19. Jeff Cumberland, tight end, (cap charge: Free agent): He has made considerable improvement since breaking into the league as an undrafted wide receiver. The question is, what is Cumberland's ceiling? If another team sees him as a legitimate No. 1 tight end, the Jets probably will lose him.
20. Santonio Holmes, wide receiver, (cap charge: $10.75 million): You can't be the 20th-best player on the team and have a huge cap number, which is why his days with the Jets are numbered. After two disappointing, injury-plagued seasons, Holmes is a certain cap casualty. He was terrific in 2010, but it has been all downhill since then.
21. Mark Sanchez, quarterback
22. Antonio Allen, safety
23. Nick Folk, placekicker
24. Willie Colon, guard
25. Stephen Hill, wide receiver
Late in the game, I pulled up a chair next to Steinberg in the press box and asked him about a few players, namely running back Blair Thomas. The former Penn State star ran all over the place and would be named the game's MVP.
"My grandmother could tell you he was the best player on the field," Steinberg told me.
Granny needed a new set of binoculars. Steinberg, too. The Jets picked Thomas and ... well, you know the rest of the story. It didn't have a happy ending.
I'm not covering this year's Senior Bowl (3 p.m. Saturday) in Mobile, Ala., but it's always interesting to track prospects on TV. You never know, they could end up being drafted by the Jets. Here are some players to watch, based on the Jets' draft needs:
Jimmy Garoppolo, quarterback, Eastern Illinois -- He was the talk of Mobile all week, impressing with his arm and sound throwing mechanics. The 6-foot-2 signal-caller put up huge numbers in college, but he has to prove he can do it against top competition. The Jets have three quarterbacks under contract, but we know GM John Idzik isn't shy about adding competition.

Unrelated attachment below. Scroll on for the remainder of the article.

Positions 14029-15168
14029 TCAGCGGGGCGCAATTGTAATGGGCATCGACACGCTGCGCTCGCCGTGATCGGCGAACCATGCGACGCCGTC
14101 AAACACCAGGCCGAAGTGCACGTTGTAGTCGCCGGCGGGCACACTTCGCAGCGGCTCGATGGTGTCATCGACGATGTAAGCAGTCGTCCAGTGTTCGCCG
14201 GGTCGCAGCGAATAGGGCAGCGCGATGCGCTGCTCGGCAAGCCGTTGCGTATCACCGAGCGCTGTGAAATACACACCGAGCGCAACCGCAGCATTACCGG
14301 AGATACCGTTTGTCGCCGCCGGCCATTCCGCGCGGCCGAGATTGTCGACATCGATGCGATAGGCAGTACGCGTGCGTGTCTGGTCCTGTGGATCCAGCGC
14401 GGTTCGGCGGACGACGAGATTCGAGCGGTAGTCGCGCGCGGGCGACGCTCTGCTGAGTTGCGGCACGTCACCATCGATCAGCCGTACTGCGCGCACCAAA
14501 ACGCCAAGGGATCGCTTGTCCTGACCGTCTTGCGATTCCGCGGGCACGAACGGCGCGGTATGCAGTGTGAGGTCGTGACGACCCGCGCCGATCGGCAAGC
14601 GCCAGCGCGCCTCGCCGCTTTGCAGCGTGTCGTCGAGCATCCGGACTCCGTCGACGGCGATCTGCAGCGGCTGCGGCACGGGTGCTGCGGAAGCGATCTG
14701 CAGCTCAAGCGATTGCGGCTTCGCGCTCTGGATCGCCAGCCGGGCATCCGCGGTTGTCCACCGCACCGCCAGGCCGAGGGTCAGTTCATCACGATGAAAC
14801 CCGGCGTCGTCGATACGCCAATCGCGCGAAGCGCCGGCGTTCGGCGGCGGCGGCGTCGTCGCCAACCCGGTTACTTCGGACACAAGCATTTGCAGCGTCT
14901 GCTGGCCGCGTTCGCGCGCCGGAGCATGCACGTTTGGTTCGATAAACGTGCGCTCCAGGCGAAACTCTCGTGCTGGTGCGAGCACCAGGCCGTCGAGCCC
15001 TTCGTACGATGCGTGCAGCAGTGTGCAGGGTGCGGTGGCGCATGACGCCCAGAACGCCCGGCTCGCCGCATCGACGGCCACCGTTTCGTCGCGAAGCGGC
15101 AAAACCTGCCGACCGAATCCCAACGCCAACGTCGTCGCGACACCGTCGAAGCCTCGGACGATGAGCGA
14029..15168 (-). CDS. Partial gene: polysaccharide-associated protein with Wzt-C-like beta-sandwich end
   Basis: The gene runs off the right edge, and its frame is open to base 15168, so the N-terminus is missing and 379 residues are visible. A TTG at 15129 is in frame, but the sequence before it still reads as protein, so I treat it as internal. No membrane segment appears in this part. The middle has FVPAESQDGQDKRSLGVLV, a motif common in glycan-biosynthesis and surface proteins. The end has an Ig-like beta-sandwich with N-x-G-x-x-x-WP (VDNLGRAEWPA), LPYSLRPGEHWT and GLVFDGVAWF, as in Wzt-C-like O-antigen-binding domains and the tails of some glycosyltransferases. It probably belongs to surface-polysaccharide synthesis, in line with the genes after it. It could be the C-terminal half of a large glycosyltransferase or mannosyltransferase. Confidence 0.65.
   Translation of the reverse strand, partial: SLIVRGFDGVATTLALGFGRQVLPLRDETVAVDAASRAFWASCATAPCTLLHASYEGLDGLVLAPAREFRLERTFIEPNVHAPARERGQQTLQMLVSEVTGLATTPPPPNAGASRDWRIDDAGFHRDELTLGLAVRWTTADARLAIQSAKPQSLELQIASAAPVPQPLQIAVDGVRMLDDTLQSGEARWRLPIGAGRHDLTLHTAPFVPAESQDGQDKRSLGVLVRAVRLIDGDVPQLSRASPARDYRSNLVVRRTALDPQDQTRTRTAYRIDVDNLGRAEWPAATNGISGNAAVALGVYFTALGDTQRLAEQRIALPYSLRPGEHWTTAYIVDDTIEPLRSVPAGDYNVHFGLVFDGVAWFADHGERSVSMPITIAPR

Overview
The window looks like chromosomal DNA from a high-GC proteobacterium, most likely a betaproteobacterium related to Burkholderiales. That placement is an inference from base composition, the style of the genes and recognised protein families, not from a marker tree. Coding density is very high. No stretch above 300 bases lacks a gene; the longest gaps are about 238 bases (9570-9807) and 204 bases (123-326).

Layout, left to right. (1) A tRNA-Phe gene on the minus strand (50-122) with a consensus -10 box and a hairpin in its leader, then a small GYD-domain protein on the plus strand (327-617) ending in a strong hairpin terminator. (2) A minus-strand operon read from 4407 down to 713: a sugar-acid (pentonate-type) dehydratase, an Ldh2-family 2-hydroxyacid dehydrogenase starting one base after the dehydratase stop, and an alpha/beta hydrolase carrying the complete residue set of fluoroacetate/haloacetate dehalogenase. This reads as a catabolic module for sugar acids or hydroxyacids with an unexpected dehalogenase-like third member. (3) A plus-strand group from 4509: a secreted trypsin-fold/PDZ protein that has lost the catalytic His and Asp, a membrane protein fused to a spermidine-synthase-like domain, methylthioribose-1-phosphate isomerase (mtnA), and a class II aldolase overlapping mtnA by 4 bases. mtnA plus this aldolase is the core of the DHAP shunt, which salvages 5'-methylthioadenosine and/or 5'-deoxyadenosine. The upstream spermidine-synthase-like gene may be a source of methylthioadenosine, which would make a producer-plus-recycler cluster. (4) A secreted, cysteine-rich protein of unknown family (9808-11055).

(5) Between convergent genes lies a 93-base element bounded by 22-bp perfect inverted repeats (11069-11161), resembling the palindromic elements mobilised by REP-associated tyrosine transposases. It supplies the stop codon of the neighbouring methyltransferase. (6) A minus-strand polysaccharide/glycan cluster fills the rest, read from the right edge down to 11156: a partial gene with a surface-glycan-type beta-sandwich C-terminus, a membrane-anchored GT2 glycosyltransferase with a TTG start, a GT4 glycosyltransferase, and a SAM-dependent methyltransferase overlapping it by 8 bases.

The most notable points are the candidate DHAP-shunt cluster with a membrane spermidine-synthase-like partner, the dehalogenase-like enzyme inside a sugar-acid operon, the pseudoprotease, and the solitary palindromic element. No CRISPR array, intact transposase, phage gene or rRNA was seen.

Tajh Boyd, quarterback, Clemson -- The Jets' scouts interviewed Boyd, according to the New York Post. Rex Ryan is familiar with Boyd because his son, Seth, is a walk-on receiver at Clemson. He has some accuracy issues, but he went 32-8 as a starter.
Jordan Matthews, wide receiver, Vanderbilt -- The Jets need wide receivers, and he's a potential second-rounder, so that makes Matthews a must-watch. He has great size (6-foot-3, 209 pounds) and he caught 112 passes for 1,477 yards last season.
Morgan Moses, tackle, Virginia -- The Jets will be in the market for a right tackle if they lose Austin Howard in free agency, and we all know how they love Virginia tackles. (See D'Brickashaw Ferguson and Oday Aboushi.) Moses is the 29th-rated prospect in the draft, according to Scouts, Inc. He was a right tackle before moving to the left side last season.
Josh Huff, wide receiver, Oregon -- He's considered a late-round prospect at this point, but scouts were buzzing about his deep speed in practice. He caught 62 passes for 1,140 yards and 12 touchdowns last season.
Trent Murphy, outside linebacker, Stanford -- Whether or not they re-sign Calvin Pace, the Jets need an edge rusher with speed. Murphy, projected as a second-rounder, racked up 14 sacks last season for a very good Cardinal defense. There are questions about his burst, so this will be a chance to prove the scouts wrong.
Dee Ford, defensive end, Auburn -- At 6-foot-2, 243 pounds, Ford projects to outside linebacker in the Jets' system. He's an explosive edge rusher who could go in the middle rounds.
Jerry Attaochu, outside linebacker, Georgia Tech -- No projection here; he played the position in college, recording 12 sacks last season. Some feel he's the best edge rusher in the Senior Bowl, but he looks like a mid-round prospect at this point.